How To Appeal Your Property Taxes

How To Appeal Your Property Taxes

Are your property taxes too high?

Here’s what you need to know about the appeal process with some important links.

First of all, the Board of Property Tax Appeals (BoPTA) cannot set the amount of tax that you owe – they can only change the valuations on which taxes are based or remove penalty fees.

There are only 3 circumstances under which the county will accept an appeal for property taxes:

1. Property Value is incorrect: you believe the county's assessment of your Real Market Value or Assessed Value is too high.

2. Exception Event: your taxes increased due to improvements made to your home (e.g. a remodel or addition) and you believe the assessor overvalued those improvements or that the improvements were not done.

3. Penalty: If you were assessed a penalty fee for filing your property taxes late and you want to appeal that fee.


The BoPTA will not consider these other factors when reviewing petitions:

  • Financial hardship of the petitioner
  • A sharp increase in value in a single year
  • Lack of normal property maintenance as a reason for appeal (however, severely deferred maintenance and structural problems are considered)
  • Testimony on tax rates or the fairness of the tax system


1 & 2: Property Value Appeals or Exemption Events

To appeal your property valuation, you must pay a $30 filing fee and submit this Board of Property Tax Appeals Real Property Petition to the BoPTA by DECEMBER 31. The last page of the petition gives you the opportunity to include evidence of your assertion that your property was overvalued.

Typically, comparing the value of your house to that of your neighbor’s, or comparing the taxes you pay to the taxes your neighbor pays isn’t considered satisfactory evidence by the appeals board.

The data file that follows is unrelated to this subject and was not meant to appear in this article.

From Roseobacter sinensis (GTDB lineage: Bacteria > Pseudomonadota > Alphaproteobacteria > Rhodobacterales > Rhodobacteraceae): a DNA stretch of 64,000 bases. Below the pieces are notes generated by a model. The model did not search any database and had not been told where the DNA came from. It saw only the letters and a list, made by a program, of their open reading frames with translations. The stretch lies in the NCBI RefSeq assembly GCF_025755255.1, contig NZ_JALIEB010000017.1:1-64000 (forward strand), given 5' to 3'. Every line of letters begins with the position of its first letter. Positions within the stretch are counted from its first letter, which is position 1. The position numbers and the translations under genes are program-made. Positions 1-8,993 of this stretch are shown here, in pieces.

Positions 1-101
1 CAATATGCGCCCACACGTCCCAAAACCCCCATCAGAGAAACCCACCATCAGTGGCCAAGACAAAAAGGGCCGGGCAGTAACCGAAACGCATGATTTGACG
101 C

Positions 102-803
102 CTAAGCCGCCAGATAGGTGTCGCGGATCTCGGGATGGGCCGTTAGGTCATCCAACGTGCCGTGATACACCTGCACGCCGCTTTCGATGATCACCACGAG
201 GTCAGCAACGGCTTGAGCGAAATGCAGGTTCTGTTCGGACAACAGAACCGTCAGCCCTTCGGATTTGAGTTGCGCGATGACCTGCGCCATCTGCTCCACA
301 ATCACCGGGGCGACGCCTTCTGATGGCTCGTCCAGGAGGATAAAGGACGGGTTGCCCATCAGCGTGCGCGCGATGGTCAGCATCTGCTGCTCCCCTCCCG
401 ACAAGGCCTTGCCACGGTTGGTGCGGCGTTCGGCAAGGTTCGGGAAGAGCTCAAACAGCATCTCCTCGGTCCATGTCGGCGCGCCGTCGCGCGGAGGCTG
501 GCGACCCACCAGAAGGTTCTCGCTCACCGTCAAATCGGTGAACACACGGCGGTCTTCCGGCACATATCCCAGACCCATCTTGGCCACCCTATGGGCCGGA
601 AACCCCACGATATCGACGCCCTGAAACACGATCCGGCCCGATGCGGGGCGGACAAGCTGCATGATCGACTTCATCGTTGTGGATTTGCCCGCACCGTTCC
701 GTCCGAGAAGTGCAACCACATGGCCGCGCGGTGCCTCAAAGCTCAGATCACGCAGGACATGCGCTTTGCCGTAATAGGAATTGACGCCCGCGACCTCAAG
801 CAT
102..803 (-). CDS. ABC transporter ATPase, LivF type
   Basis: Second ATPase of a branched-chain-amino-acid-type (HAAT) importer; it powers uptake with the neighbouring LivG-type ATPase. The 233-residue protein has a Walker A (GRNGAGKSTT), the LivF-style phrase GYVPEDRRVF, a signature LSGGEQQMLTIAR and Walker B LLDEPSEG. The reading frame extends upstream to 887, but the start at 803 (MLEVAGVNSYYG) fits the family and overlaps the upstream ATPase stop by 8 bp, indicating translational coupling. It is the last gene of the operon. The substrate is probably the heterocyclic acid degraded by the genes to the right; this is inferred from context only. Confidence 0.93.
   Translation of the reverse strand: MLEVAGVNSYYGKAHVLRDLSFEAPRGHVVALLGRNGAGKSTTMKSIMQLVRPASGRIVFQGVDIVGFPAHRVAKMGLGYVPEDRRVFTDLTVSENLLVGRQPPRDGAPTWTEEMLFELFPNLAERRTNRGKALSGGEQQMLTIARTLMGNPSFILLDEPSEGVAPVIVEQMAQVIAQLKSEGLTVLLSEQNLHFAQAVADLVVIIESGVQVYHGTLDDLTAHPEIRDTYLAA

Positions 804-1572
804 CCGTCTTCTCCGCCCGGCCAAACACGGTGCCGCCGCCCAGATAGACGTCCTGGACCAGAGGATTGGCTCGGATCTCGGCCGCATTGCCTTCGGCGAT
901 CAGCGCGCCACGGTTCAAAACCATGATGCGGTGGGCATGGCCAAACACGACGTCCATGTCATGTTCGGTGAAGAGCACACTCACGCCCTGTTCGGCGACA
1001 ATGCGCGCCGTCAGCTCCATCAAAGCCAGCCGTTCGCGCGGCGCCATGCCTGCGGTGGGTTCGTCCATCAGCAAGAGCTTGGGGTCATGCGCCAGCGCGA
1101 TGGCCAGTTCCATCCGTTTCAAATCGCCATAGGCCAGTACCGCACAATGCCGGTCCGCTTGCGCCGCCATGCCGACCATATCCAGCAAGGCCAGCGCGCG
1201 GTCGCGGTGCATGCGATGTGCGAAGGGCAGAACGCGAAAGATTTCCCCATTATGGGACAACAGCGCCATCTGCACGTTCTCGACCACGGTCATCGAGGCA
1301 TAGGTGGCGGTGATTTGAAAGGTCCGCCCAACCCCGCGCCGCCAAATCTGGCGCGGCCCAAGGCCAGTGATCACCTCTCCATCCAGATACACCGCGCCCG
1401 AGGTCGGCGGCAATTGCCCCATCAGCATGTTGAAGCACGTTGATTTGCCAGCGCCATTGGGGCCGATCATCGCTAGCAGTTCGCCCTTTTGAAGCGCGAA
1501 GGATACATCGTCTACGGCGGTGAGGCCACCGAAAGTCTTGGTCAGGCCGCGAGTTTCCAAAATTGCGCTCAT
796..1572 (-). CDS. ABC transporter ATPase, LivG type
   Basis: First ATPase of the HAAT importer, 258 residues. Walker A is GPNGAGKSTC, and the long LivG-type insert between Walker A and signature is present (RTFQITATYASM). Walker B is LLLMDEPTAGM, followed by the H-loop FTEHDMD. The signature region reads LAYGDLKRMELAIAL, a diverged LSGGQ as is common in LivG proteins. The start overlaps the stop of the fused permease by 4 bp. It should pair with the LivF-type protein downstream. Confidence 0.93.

Your best chance at a successful appeal will include strong evidence that the value of your home on January 1st of the assessment year was lower than what the assessor concluded. Strong evidence includes:

  • Proof of an open-market sale of your property that occurred close to January 1st of the assessment year
  • A professional appraisal dated close to January 1st of the assessment year
  • Proof that your property has been listed for sale on the open market for a reasonable period of time at a price below the real market value listed on the tax roll.
  • A list of properties similar to yours in size, amenities, and neighborhood that have sold close to January 1st of the assessment year. (The county provides this Comparable Sales Grid as an example)

If you are appealing an Exception Event you may choose to include:

  • Proof of the cost of new professional construction that occurred close to January 1 of the assessment year
  • Proof of the cost to repair your property, including written estimates of the cost of the repairs


3. Penalty Fee

The board can waive all or part of a penalty imposed for the late filing of a property return. To appeal a Penalty Fee you must pay a $30 filing fee and submit this Board of Property Tax Appeals Petition for Waiver of Late Filing Penalty to the BoPTA by DECEMBER 31.

The board will only waive fees if you can prove there was good and sufficient cause for the late filing. The county defines "good and sufficient cause" to include "an extraordinary circumstance beyond the control of the taxpayer, or the taxpayer's agent or representative." These circumstances include:

  • Illness, absence, or disability which substantially impairs your ability to file on time
  • Reasonable reliance on misinformation provided by county assessment and taxation staff or Department of Revenue personnel


All Appeals

Once you submit your petition and pay the fee, the board will consider your appeal at a hearing. Hearings are scheduled from the first Monday in February through April 15th. You have the option to attend the hearing and present your case, or you can decline and the board will make its decision based on the written evidence you submit.

Typical residential hearings last 10 minutes and are recorded. If you choose to present evidence in person you will only have 10 minutes to speak. The board's decision will be decided the day of the hearing between 2pm and 4pm. You can attend this portion of the hearing if you choose. Regardless of your attendance, a written Board Order stating the decision will be mailed to you in 8-10 business days.